Engineering Report Shows $7 Million to $15 Million Cost to Fix Roadway

Sewickley officials are planning a meeting with neighbors of Dickson Road area to discuss recent findings in the engineering study.

A distressed slope in the area of Dickson Road, Miller and Farren streets will require $7 million to $15 million to fix the landslide-prone area, according engineering and borough officials.

A preliminary geotechnical engineering evaluation from Pittsburgh-based Garvin Boward Beitko Engineering, Inc. indicates that the distressed area of Dickson Road at the sharp elbow intersection with Miller Street is constantly moving as a result of landsliding. The landslide area also affects Farren.

Sewickley Manager Kevin Flannery said a letter was being sent to residents notifying them of plans to monitor the situation and provide as much continued road maintenance as possible.

“There are no plans to do any kind of reconstruction of the roads,” Flannery said.

Borough officials plan to meet with the engineers and residents of the Dickson Road area to discuss the engineering findings and potential solutions.

Flannery said Sewickley's road program is updated annually and $7 million is a substantial amount to spend on fixing any one road. In contrast, the borough receives about $1,100 in annual state liquid fuels funds for the area.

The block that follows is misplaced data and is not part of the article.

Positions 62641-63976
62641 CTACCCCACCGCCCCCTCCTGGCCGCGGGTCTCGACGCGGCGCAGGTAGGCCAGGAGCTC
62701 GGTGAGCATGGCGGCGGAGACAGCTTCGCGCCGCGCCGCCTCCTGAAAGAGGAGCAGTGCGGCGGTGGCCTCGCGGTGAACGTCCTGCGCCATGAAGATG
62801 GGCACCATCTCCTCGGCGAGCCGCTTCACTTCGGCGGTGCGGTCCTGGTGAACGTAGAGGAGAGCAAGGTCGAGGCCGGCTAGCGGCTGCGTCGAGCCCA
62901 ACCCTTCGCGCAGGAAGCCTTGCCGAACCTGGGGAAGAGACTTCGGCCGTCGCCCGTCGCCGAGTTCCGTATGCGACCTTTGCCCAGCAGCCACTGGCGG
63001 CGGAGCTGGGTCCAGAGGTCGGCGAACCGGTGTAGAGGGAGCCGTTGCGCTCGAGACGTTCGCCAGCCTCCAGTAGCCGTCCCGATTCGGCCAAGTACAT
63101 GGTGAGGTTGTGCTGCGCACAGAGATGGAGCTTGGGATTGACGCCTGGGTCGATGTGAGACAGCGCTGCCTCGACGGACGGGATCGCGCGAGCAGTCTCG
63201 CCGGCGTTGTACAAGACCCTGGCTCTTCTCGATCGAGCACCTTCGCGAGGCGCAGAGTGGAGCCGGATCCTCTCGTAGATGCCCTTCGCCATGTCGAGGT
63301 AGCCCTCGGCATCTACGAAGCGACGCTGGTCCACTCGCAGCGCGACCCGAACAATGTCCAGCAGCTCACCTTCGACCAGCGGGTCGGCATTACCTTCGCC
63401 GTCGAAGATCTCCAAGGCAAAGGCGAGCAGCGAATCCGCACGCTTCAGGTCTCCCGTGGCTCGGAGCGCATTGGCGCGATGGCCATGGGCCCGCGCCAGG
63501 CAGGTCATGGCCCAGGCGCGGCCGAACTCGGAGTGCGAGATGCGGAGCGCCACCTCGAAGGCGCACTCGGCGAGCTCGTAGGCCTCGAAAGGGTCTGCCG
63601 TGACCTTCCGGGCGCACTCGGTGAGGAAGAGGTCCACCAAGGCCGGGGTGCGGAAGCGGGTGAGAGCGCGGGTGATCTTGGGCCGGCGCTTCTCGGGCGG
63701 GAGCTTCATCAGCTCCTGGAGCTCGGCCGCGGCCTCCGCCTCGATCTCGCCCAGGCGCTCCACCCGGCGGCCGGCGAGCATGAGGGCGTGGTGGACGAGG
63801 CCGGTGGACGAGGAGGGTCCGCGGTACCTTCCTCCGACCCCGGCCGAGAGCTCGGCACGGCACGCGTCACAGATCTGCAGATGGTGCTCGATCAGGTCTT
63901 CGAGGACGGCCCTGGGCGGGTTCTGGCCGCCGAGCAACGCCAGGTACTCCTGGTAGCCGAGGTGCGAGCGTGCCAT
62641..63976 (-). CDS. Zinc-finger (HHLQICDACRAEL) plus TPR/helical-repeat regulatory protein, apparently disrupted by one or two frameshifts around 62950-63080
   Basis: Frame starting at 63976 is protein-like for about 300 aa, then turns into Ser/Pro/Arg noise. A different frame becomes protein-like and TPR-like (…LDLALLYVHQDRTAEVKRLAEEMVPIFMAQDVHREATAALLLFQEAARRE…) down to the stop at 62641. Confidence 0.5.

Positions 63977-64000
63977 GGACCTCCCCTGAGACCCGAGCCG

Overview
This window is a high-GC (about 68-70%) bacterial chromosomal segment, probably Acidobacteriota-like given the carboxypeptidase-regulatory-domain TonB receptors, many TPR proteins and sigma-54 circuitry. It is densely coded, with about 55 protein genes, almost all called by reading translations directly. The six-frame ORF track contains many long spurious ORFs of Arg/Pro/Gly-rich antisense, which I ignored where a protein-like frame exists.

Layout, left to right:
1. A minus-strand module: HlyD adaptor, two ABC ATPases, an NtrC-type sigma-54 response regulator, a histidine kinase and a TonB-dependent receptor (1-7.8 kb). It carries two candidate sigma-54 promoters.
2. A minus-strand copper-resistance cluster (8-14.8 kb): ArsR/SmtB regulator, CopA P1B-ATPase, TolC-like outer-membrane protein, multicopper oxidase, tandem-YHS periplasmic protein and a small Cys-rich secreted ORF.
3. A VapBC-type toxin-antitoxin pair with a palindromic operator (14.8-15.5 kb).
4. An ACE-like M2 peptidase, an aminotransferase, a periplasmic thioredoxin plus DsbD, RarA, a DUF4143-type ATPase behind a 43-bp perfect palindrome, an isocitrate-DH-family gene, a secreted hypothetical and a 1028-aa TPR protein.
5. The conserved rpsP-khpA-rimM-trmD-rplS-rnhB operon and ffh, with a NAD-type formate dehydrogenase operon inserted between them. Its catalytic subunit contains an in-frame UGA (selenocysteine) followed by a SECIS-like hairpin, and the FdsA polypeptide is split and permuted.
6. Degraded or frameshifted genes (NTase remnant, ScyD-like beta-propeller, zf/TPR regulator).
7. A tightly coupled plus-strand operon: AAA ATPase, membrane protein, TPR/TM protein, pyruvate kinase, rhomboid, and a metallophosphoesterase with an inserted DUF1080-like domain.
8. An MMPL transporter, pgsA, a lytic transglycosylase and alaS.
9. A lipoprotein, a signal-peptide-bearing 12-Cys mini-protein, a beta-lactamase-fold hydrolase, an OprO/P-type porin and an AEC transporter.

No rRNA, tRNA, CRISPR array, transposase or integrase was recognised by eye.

“I think we’ve done our due diligence by going and doing the core boring analysis. We always study every road before we try to repair it.”

Based on test borings, mapping and geological studies of the site, engineers said the location shows telltale signs of ancient landslides that have continued to creep down-slope over the years, due to the unstable hillside condition.

Flannery said problem started 600 years ago. Early settlers built homes in the landslide-susceptible area when they shouldn't have.

"Nothing should have been built up there," he said. "You can't change what's already been done."  

A multi-tiered retaining wall system, coupled with extensive site grading would be required, according to the report, which determined this. This would likely affect the geometry and location of some of the residential properties and dwellings, as well as utility locations, the report says.

The engineers estimate the retaining wall system and grading would cost between $7 million and $15 million to complete. This estimated cost range does not include "utility relocation, paving, acquisitions of property, construction-phase engineering evaluation/inspections, etc., required to construct such an extensive wall system.” 

“Attempting to stabilize such a geologic feature," the report says, “would be challenging, as well as costly.” 


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